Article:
- Mid-drive motors bring weight towards the center of a bike which is great for cargo bikes in particular because you might have a lot of gear or even a second rider at the back
- Yuba is known for making great cargo bikes and this is actually their fourth electric iteration… they started with hub motors and then made a mid-drive in 2016 but the latest Bosch powered model is the most refined and offers the most torque for hauling heavy loads and climbing hills, the Bosch CX motor delivers up to 75 Newton meters of torque
- The motor and battery are mounted in such a way that they don’t stick out and lower your ground clearance or force the top tube to be extra high, notice how the downtube is actually flattened and indented to accommodate the battery pack
- The rear wheel is much smaller than the front which allows it to support more weight but also lowers the back of the bike for easier loading and more stable handling (it also has more spokes and fatter spokes than normal), having a larger wheel in the front improves stability and smooths out cracks and bumps
- You get integrated lights! As someone who commutes in the morning and evening at times when it can be dark out, I appreciate lights… especially when they are always on the bike and never having to be charged separately (since they run off the big ebike battery here)
- I like that they went with a unisex color scheme and that it’s light because that will make the bike more visible to automobiles at night, also, the tires have reflective stripes on the side :)
- Soooo many options! whether you need a sturdier kickstand, rack seating accommodations or extra large custom pannier bags and running boards, Yuba has you covered
- Ergonomic grips, comfort saddle, steel fork (steel takes off some of the vibration) and larger high-quality tires improve the comfort of the ride without sacrificing frame strength or stiffness
- A 10-speed Shimano drivetrain with mid-level components lets you pedal the bike easily in all sorts of situations and should stay in tune longer (the older Spicy Curry only had eight gears and used a lower level groupset)
- Weighing in at ~63 lbs, this thing is ~10 lbs heavier than most standard electric bicycles… but it’s actually not too bad for a cargo electric bike and you can easily remove the battery, display and front wheel to reduce weight if you need to, I like that the battery has a loop handle at the top so you don’t drop it as easily
- The tires are an upgrade, they should last longer and get fewer flats because they have Performance Line GreenGuard lining, I like that the front wheel is quick release so that it’s easy to work with if you do get a flat
- Powerful 180 mm hydraulic disc brakes provide the control and stopping power needed for a larger bike with extra gear, these are what you see on mountain bikes, and the brake levers offer adjustable reach so you can bring them in if you have petite hands or are wearing gloves
- The rear wheel is protected on both sides by a plastic cage piece so that bags and clothing don’t rub or snag on the tire and spokes
- Great pedals, sometimes bicycle companies skimp on the pedals because they figure the rider might upgrade them or use clip-in shoes and pedals… but with a cargo bike like this, I think they chose well and that most people will keep them (they are large, stiff and offer plenty of traction)
- The maximum weight capacity for this e-bike is very impressive, you can load about 200 lbs up front (like the rider plus a Yepp Maxi child seat) and up to 300 lbs in the back (children, a Yepp Mini child seat or cargo) whereas most normal ebikes can only hold up to 250 lbs total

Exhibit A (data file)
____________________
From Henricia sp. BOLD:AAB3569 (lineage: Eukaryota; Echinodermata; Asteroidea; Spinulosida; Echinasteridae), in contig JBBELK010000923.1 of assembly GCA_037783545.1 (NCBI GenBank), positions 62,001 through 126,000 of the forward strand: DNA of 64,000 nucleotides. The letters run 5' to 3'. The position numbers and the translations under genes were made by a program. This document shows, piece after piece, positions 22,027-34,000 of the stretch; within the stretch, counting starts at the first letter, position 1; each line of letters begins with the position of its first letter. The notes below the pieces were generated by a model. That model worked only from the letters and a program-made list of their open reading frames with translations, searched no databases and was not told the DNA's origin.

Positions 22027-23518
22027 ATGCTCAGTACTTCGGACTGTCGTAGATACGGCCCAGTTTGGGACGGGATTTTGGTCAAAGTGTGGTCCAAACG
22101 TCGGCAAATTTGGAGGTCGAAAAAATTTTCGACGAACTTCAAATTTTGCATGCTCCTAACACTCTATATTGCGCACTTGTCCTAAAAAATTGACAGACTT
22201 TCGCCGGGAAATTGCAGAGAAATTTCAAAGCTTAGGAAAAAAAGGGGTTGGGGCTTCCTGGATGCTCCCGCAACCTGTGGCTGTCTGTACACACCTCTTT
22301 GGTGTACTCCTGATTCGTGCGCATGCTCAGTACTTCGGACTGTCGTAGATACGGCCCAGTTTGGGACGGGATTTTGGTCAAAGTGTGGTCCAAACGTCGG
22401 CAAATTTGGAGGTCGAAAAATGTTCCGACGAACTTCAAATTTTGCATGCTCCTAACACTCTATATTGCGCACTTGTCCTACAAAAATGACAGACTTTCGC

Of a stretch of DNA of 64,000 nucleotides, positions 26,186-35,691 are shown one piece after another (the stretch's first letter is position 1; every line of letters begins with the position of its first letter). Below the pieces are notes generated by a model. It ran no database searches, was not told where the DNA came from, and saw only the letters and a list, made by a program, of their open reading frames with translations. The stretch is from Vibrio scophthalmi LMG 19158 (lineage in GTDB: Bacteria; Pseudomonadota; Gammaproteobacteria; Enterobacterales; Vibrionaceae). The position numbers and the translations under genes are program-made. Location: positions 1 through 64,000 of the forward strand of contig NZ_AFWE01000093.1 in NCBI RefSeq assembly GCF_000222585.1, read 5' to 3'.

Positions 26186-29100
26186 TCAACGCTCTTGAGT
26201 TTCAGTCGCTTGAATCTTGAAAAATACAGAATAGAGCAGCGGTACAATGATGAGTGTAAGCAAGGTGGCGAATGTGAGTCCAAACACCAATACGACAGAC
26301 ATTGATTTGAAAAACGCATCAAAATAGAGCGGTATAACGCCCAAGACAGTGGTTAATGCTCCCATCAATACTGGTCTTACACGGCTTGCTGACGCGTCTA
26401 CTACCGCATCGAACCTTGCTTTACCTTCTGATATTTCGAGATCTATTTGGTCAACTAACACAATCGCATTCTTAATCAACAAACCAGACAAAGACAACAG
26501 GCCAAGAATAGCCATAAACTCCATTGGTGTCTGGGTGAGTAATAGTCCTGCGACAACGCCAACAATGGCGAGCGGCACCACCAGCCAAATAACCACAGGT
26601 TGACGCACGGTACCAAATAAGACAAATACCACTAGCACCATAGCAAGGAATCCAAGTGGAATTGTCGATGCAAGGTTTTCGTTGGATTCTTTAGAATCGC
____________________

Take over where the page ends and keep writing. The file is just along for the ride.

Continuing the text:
- The motor is very responsive, it measures rear wheel speed, pedal cadence, and pedal torque 1,000 times per second so even though there’s no throttle here, you get the feeling of instant support without the complexity of additional systems that could get bumped or cause distraction, the motor also senses shifting so it won’t grind the gears as much as some cheaper systems
- The Bosch Intuvia display panel has a Micro-USB port built into the right edge so you can tap into the ebike battery and charge your phone or other electronic accessories…
but unfortunately it only puts out 500 milliamps vs. 1 Amp and that isn’t enough for some devices like iPhones, I think it just maintains them vs. charging
- It’s only available in one frame size and color… but the swept-back handlebar,
adjustable seat and relatively low standover height makes it approachable for short riders…
and if you’re tall, the adjustable angle stem and optional extra-long 500 mm seat post offer a comfortable fit as well
- Because the rear end of the bike is lower (due to the smaller wheel) you need to be careful how close you get to curbs and other obstacles because the derailleur and running boards could scrape easier
- This bike costs more than some other cargo ebike options… but you get the best most reliable drive system around (which includes shift sensing), the accessories are well made but they can add up too
- It looks like you get the Bosch Powerpack 400 battery with this bike vs. the newest Powerpack 500 which offers more capacity, considering the higher price point and potential for hauling lots of gear… it would be nice to have the larger pack, but it uses the same mount so you could always buy one later to use
- No chainring guard or chain cover? this might be updated but the stock photos and our demo bike were uncovered which could lead to greasy pant legs or dress bottoms and even snags, I do appreciate that at least they included sturdy alloy fenders with mud flaps
- I was told that the final version of the bike will have an adjustable angle stem which is great for improving the fit and reach but can come loose over time if you ride on a lot of bumpy terrain (depending on which part they use), just keep an eye on the stem and keep it snug
- Official Site: https://yubabikes.com/
- Official Site: https://izipelectric.com/electric-bikes/utility/yuba-spicy-curry-bosch-cargo-ebike
- More Pictures: https://goo.gl/photos/YrWoMeQS3Tthczn57